Student Experiment Updates Clarinet Reeds Using 3D Printing

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As an elementary school student, I played the clarinet for a brief period of time, although “played” might be putting it a bit too nicely. “Insulted” might be a better word – I was no good at it. I mostly decided to give it a try because its name sounded like my name, which is a good enough reason for a fourth grader. It didn’t last long, and I mostly remember hating the feel of the wooden reeds we had to put in the mouthpiece, the purpose for which I didn’t understand at the time. As it turns out, those reeds are highly important to the sound of the clarinet or to other woodwind instruments like the oboe or saxophone. They act as oscillating valves, working with the resonances of air in the instrument to create an oscillating component of flow and pressure and affect the sound produced.

South Dakota high school senior Krishana Kostal is a much more dedicated clarinetist and marching band member who understands reeds and their purpose, enough that she decided to experiment with the sound differences created by reeds made of different materials than the traditional wood. And as we’ve seen, 3D printing can come into play for optimized instrument mouthpieces.

“In particular, I wanted to learn more about 3D printed parts for musical instruments and about the sound quality of wooden reeds sound – especially when it’s cold,” she explained. “Playing in cold weather conditions with a wooden reed produces a sharper sound, so I wanted to test which reed had a better sound quality in a range of temperatures.”

Kostal designed and 3D printed several different reeds using PLA, ABS, bamboo, and HTPLA filaments. She then analyzed their sound quality compared to a standard wood reed as well as tuning forks for different C octaves. She used a Vernier microphone to assess sound quality by comparing overtones and undertones in normal and cold conditions.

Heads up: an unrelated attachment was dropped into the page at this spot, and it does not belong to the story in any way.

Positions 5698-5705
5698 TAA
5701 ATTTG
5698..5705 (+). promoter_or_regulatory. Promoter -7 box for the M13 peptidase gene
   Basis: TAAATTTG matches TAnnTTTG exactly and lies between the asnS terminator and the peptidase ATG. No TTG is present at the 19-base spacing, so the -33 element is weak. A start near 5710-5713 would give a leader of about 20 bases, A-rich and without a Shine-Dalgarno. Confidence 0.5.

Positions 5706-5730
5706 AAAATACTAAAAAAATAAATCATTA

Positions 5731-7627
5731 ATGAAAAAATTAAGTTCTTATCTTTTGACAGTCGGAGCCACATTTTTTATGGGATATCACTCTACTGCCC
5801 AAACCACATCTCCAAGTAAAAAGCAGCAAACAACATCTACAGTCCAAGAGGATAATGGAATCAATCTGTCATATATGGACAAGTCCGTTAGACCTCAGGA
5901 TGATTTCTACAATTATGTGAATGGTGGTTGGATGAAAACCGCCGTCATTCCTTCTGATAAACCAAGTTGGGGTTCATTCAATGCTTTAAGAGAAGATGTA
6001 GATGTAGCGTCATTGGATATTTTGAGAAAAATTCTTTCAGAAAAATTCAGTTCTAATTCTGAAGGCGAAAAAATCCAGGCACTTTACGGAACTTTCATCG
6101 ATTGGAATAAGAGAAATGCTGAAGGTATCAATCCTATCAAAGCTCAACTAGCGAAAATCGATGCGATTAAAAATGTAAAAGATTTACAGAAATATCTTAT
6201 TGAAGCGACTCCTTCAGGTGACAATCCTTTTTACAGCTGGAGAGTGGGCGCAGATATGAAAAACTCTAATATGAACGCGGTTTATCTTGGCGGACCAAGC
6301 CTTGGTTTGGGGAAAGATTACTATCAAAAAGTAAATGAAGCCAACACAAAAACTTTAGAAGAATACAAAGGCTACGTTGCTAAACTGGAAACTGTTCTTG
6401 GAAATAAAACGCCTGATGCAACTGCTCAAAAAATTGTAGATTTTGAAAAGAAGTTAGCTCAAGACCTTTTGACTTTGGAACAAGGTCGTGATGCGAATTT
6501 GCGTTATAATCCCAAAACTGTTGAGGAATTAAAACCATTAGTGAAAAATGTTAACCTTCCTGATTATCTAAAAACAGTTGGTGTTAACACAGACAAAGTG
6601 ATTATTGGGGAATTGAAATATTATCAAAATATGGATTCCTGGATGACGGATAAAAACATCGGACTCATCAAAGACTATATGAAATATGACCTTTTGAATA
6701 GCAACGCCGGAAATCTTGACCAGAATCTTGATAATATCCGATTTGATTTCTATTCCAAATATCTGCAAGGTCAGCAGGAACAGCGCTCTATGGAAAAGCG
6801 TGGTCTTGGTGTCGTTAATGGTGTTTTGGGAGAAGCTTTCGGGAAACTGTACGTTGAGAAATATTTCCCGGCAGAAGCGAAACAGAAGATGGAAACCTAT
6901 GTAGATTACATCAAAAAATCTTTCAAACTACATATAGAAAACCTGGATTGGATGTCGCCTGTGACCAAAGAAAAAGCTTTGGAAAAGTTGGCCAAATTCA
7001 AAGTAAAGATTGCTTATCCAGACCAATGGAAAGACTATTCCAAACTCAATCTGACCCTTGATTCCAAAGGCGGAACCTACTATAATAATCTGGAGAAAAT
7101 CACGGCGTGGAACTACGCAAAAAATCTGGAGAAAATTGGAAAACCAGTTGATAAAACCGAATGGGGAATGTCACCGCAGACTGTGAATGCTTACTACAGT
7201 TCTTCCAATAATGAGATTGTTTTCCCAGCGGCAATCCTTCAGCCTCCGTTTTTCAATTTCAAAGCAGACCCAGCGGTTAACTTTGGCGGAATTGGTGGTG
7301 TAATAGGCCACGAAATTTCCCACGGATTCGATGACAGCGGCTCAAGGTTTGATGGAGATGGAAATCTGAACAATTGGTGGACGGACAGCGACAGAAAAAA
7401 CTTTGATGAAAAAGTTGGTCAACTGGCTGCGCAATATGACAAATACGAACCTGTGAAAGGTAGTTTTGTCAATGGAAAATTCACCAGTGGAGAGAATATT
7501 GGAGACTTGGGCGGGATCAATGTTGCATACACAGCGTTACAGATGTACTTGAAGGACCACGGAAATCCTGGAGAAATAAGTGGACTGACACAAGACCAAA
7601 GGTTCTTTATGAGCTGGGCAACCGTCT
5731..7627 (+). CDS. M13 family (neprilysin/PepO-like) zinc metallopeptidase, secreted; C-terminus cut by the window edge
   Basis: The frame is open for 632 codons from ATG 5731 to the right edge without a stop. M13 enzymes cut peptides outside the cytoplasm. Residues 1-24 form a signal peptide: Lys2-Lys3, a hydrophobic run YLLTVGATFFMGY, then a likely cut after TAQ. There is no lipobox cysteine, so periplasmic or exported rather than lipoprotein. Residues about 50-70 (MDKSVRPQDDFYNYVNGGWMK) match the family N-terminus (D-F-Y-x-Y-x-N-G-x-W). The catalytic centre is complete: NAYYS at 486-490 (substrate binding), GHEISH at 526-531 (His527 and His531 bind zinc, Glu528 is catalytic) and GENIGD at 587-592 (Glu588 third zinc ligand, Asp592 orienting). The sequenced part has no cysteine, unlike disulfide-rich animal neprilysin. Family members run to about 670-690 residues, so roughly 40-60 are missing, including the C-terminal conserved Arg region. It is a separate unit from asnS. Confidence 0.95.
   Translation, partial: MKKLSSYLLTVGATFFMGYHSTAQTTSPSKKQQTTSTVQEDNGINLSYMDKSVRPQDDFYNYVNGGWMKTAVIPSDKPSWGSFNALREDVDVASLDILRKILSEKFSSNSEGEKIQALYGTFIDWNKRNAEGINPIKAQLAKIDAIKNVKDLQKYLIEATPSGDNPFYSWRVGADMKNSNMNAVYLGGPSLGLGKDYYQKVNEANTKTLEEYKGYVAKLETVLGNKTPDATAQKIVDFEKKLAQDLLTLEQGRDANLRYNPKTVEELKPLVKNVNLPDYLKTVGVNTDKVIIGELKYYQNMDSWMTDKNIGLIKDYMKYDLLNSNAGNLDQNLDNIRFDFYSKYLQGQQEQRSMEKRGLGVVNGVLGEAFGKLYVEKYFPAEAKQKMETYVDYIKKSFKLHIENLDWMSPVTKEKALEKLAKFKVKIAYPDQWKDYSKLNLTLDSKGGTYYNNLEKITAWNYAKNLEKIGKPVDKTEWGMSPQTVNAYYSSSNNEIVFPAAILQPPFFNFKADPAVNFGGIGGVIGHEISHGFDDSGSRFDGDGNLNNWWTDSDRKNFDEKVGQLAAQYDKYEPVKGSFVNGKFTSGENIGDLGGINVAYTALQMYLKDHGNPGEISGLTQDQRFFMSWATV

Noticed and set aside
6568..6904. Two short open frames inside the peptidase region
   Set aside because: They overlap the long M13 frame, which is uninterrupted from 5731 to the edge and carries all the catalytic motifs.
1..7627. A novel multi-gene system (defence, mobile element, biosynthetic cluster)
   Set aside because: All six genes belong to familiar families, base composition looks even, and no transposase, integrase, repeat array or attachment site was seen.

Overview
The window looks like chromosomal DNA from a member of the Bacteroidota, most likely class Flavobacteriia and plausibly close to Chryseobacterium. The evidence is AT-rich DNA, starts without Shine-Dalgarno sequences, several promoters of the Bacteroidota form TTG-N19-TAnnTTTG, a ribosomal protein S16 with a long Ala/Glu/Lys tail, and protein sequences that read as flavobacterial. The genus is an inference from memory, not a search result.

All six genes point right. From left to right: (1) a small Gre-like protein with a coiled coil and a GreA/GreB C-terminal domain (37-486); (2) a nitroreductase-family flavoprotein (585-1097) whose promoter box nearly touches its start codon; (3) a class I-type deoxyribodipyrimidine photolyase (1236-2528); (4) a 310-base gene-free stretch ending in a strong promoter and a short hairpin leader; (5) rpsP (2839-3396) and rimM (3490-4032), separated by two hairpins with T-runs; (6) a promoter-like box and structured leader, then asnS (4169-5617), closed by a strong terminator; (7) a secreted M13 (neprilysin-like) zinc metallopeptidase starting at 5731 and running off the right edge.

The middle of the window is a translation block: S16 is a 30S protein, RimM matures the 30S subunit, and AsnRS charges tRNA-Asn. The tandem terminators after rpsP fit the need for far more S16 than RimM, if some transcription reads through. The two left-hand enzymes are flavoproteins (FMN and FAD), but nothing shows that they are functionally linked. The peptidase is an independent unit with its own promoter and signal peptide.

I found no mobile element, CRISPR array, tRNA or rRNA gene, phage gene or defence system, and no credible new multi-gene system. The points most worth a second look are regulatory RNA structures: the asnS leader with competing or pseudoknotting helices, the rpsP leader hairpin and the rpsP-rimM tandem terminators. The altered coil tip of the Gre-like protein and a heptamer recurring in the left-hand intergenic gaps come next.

The bamboo filament performed the best in both warm and cold temperatures. The reeds made from bamboo made no noise and showed comparable overtones and undertones to those of the wooden reed. The reeds made from PLA and HTPLA produced no measurable frequencies. Each of them cost $0.03 to produce, compared to wooden reeds which cost around $2.00 each.

Kostal did the experiment for a science fair and earned a second place Grand Award, a $1,000 scholarship and a sustainability award from Ricoh.

“I’m pleased that I was able to produce a practical reed that lasts longer,” Kostal said. “Traditional wooden reeds are easy to break and if not cleaned and used properly can get mold on them. The ones I have produced are easily cleaned and they still maintain the necessary musical quality. I even used my bamboo filament reed at our winter concert.”

Kostal’s high school is one of the more than 400 recipients of polymer 3D printers and STEM curriculum provided by GE as part of the company’s Additive Education Program.

“I would like to express my sincere thanks for the opportunities GE’s AEP is providing my students,” said Julie Olson, science teacher and NSTA/NCTM STEM ambassador at Mitchell High School. “Krishana has used 3D printing to explore the fascinating link between science, engineering and music. And her achievement also shows the rewards and satisfaction that solid, well-planned research can bring.”

Discuss this and other 3D printing topics at 3DPrintBoard.com or share your thoughts below. 

[Source/Images: GE]

 

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